Bram Krijnen, Koen Swinkels, Dannis Brouwer, Leon Abelmann & Just Herder
A 3-DoF micro-electromechanical (MEMS) stage has been designed with an innovative integrated feedback system based on thermal sensors. The stage is integrated in the device layer of a silicon-oninsulator-wafer, which means that no assembly is required and the stage can be fabricated using only a single mask. The range of motion is over 160 µm in two directions and 325 mrad of rotation, which exceeds the range of motion of existing MEMS stages by far.
From the 1980s on there has been a strong increase in the number of applications that use actuation or sensing based on micro-electromechanical systems (MEMS). One of the first examples is an accelerometer integrated in IC technology. Many applications have been reported since, such as digital micromirror devices for projectors, pressure sensors, gyroscopes, and flow sensors. Due to their small size and low cost, MEMS are also becoming increasingly popular in consumer products, for example in the Nintendo Wii for motion sensing, in digital cameras for image stabilisation, and in smartphones for sports tracking and navigation. MEMS are all around us, nowadays.
MEMS applications do not only benefit from their small volume and low cost, they can also provide superior performance. By scaling down from the macro- to the microscale, the mass of structures (m ~ r 3) decreases more rapidly than their stiffness (k ~ r), which inherently means a higher eigenfrequency and a faster response time. This opens up a range of interesting applications for MEMSbased positioning stages. Here, the design, fabrication, and experimental evaluation of a miniature planar positioning stage with integrated feedback are presented. The complete system has a wafer surface area of only 6×6 mm2 and is able to position an end-effector with an in-plane range of motion of 160 μm in x- and y-direction and a rotation of 325 mrad. Stage motion with three DoFs (degrees of freedom) is realised by means of an eccentric connection of three singleDoF shuttles using leaf springs (Figure 2). The positions of the single-DoF shuttles determine the position and rotation of the 3-DoF stage. The single-DoF shuttles each consist of two electrostatic actuators, two flexure mechanisms and a position sensor for feedback. Actuation is provided by electrostatic comb-drives which are straight-guided by flexure mechanisms. Two flexures are used to prevent rotation of the shuttle. Since a comb-drive actuator can only apply an attractive force, two comb-drives are used per shuttle, to enable motion in opposite directions. The position of each shuttle is measured by a thermal displacement sensor.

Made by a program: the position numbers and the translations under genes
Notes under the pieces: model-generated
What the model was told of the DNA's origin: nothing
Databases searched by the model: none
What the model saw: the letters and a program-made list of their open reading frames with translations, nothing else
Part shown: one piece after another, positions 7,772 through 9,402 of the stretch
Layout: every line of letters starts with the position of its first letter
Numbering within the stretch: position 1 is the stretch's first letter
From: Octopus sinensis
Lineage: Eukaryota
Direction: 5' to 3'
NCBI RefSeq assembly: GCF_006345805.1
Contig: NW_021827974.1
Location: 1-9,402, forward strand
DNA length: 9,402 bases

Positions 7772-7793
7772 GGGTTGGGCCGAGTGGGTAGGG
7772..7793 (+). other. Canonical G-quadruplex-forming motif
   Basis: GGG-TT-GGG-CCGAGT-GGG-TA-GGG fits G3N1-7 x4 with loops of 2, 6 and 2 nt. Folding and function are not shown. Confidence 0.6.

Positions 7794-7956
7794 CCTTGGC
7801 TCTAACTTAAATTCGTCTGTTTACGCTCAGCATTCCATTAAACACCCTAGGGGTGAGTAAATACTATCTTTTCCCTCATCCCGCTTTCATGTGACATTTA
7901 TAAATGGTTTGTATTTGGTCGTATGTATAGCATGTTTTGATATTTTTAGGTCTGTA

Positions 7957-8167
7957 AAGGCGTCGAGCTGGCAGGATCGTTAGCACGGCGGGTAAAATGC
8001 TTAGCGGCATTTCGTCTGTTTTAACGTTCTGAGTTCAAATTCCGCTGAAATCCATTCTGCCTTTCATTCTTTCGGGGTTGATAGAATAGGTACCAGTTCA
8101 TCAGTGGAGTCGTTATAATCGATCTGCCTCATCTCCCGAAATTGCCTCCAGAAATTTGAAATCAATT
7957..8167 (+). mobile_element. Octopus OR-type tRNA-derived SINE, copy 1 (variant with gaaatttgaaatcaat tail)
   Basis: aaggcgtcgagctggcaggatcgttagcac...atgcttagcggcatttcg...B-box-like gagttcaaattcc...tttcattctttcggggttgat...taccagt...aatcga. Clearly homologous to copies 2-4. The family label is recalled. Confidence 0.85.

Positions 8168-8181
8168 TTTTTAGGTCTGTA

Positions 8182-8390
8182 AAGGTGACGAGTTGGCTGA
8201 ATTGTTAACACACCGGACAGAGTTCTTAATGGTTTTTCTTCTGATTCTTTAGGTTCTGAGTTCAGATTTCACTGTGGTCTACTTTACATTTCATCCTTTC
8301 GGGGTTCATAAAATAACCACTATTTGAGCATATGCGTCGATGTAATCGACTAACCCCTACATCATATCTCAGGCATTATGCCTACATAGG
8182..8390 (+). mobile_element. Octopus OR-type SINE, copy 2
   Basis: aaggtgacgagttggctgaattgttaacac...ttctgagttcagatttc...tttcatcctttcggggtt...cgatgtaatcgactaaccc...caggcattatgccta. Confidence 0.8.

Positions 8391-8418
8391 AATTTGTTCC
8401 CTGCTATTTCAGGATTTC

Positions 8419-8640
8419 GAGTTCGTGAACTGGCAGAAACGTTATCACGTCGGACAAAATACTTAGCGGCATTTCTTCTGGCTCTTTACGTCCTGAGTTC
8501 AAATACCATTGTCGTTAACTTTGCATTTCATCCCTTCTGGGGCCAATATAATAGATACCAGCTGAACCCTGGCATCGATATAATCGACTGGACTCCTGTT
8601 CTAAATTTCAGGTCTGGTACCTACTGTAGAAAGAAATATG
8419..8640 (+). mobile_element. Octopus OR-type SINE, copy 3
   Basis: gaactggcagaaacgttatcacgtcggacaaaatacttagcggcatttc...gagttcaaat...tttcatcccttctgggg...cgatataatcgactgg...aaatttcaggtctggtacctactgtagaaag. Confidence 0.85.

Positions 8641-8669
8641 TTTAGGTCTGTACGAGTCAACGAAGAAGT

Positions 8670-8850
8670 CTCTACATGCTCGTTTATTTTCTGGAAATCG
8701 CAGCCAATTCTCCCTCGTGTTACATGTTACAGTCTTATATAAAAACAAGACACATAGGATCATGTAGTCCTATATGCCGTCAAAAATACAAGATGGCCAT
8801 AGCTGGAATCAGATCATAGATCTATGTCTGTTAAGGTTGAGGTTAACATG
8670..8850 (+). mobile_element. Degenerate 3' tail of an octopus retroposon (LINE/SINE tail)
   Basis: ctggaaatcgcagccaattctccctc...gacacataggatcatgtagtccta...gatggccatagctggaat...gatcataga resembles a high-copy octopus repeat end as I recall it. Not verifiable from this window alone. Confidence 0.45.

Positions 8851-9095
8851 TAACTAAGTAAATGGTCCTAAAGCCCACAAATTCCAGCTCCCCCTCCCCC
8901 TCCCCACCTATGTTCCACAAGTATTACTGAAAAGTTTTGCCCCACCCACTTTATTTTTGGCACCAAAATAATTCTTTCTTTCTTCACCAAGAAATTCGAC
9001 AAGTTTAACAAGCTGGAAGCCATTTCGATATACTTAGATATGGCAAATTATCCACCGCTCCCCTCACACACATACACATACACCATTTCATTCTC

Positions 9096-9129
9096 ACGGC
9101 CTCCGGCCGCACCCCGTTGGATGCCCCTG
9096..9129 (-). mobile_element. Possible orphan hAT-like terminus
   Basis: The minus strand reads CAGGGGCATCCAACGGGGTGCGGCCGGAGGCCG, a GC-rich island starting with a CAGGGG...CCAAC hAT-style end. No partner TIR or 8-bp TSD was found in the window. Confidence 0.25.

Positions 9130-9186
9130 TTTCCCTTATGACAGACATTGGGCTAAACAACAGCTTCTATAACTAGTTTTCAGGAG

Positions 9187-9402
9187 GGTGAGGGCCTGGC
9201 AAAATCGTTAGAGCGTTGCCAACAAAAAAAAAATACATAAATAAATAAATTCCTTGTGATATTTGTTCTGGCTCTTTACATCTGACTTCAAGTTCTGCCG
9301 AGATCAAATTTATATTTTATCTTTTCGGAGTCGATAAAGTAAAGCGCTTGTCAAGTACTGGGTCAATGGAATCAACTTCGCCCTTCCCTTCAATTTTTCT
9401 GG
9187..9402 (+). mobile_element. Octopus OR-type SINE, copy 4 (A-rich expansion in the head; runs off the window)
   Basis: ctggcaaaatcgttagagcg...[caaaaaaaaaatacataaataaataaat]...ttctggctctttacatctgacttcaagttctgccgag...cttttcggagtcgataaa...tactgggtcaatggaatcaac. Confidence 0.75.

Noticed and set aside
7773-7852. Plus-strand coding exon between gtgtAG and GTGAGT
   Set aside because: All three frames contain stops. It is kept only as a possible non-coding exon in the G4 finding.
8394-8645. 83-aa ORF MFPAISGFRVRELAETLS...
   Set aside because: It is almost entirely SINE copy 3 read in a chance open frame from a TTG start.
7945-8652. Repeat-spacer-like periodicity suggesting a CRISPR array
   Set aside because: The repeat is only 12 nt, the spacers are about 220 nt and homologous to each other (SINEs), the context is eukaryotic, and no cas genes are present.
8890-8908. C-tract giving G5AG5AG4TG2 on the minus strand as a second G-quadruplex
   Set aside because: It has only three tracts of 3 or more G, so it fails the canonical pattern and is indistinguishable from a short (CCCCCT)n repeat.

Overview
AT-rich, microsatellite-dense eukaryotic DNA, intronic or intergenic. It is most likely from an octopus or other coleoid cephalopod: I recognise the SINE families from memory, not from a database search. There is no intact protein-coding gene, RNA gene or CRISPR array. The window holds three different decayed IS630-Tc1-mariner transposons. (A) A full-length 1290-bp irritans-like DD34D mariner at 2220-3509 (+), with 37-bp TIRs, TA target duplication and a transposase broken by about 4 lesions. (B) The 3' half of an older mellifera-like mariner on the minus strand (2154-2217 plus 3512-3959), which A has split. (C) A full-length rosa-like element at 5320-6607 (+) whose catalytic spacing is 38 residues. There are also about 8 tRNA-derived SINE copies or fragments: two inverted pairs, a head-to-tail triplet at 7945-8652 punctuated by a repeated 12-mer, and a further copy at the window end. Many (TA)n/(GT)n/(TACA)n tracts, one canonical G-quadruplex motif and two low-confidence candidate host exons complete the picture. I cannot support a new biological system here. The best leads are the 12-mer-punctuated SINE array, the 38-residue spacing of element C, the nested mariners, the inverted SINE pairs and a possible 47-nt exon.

The sensor consists of two heaters that are resistively heated. Heat is conducted through air towards the ‘cold’ shuttle. Therefore, the temperature of the heaters changes when the overlap changes and thus the stage position changes. This results in a measurable change in the electrical resistance of the heaters, due to the PTC (positive temperature coefficient) effect in silicon.